11 months ago

2019 Spring/Summer Highlights of Hope


RESEARCH MEETING THE GRAND CHALLENGE OF NON-MOTOR SYMPTOMS IN PARKINSON’S DISEASE In September, the Institute hosted its annual Grand Challenges in Parkinson’s Disease symposium and Rallying to the Challenge meeting. Nearly 300 scientists, physicians and people with Parkinson’s spent two days intensely focused on the non-motor symptoms of Parkinson’s, a diverse group of problems that play a major role in quality of life and provide important clues for better understanding a condition that affects 7 to 10 million people worldwide. Here are some major takeaways: Non-motor symptoms provide a unique window into the underpinnings of a complicated and often mystifying disease. Take, for example, two common non-motor symptoms of Parkinson’s — gastrointestinal issues and loss (or reduction in) sense of smell. Scientists believe a perfect storm of circumstances, such as a combination of genetic risk and long-term exposure to these inflammatory environmental factors, could trigger the processes that eventually lead to the disease’s hallmark movement-related symptoms. Non-motor symptoms have a substantial effect on quality of life — sometimes even more so than motor symptoms such as tremor. This was the major takeaway from Rallying to the Challenge, our annual meeting for people with Parkinson’s, advocates and care partners hosted in collaboration with The Cure Parkinson’s Trust. In all, participants underscored the great need for urgency in addressing these symptoms. Evidence suggests that the gut and the nose may be starting points for the disease thanks in part to their exposure to factors in the outside environment, and that persistent digestive issues such as constipation and loss of sense of smell may be early symptomatic warning signs. Specifically, they have suggested the creation of a scale that prioritizes potential therapies for translation into the doctor’s office based on the needs of the patient community, which would help ensure scientists’ priorities are in alignment with people with 8 | VAN ANDEL INSTITUTE HIGHLIGHTS OF HOPE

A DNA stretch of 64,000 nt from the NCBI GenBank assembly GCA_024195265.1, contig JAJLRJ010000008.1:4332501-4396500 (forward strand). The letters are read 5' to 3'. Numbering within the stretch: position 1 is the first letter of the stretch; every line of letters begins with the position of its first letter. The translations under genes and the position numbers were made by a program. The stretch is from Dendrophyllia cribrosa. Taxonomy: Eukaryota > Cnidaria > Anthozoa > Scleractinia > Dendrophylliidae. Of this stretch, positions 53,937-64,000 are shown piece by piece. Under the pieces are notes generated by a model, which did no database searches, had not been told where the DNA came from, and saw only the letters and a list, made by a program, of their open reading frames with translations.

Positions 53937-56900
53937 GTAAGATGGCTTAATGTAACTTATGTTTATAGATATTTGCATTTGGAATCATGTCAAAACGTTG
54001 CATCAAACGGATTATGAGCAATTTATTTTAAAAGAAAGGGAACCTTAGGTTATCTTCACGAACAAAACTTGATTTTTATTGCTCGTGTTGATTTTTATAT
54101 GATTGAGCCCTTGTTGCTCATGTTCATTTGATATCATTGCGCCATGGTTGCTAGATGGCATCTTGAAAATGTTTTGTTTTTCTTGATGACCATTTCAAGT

. . . In the coming decades, the number of Parkinson’s cases is expected to double to more than 14 million worldwide. Parkinson’s. In a fitting tribute, Ralliers have suggested that it be called the “Isaacs Scale” in honor of Trust co-founder Tom Isaacs, a passionate and beloved Parkinson’s advocate who passed away in 2017. Ralliers also: • Emphasized the importance of clear communication around sensitive issues, such as thinking and memory in Parkinson’s. • Explored reframing how fatigue is discussed to ensure that it is clearly differentiated from tiredness. • Discussed the benefits of exercise on non-motor symptoms. • Highlighted the challenges and importance of objectively measuring non-motor symptoms. Working together is the way forward. Parkinson’s isn’t pulling any punches and neither should we. It’s a complicated, tough disease that can vary greatly from person to person, and we have to tackle it from all sides. It’s also an increasingly pressing problem — in the coming decades, the number of Parkinson’s cases is expected to double to more than 14 million worldwide. That’s why events like Grand Challenges in Parkinson’s Disease and Rallying to the Challenge are so valuable — they bring together scientists with different expertise, physicians and people with Parkinson’s, creating a catalyst for new ideas, sparking new conversations and, importantly, ensuring everyone is working together. To stay up to date on next year’s Grand Challenges in Parkinson’s Disease symposium and Rallying to the Challenge meeting, please visit or follow us on Facebook at grandchallengesinpd. Common Parkinson's disease non-motor symptoms: • Loss of sense of smell • Constipation • Insomnia • Fatigue • Cognitive decline THE 2018 GRAND CHALLENGES IN PARKINSON’S DISEASE SYMPOSIUM & RALLYING TO THE CHALLENGE MEETING. VAN ANDEL INSTITUTE HIGHLIGHTS OF HOPE | 9

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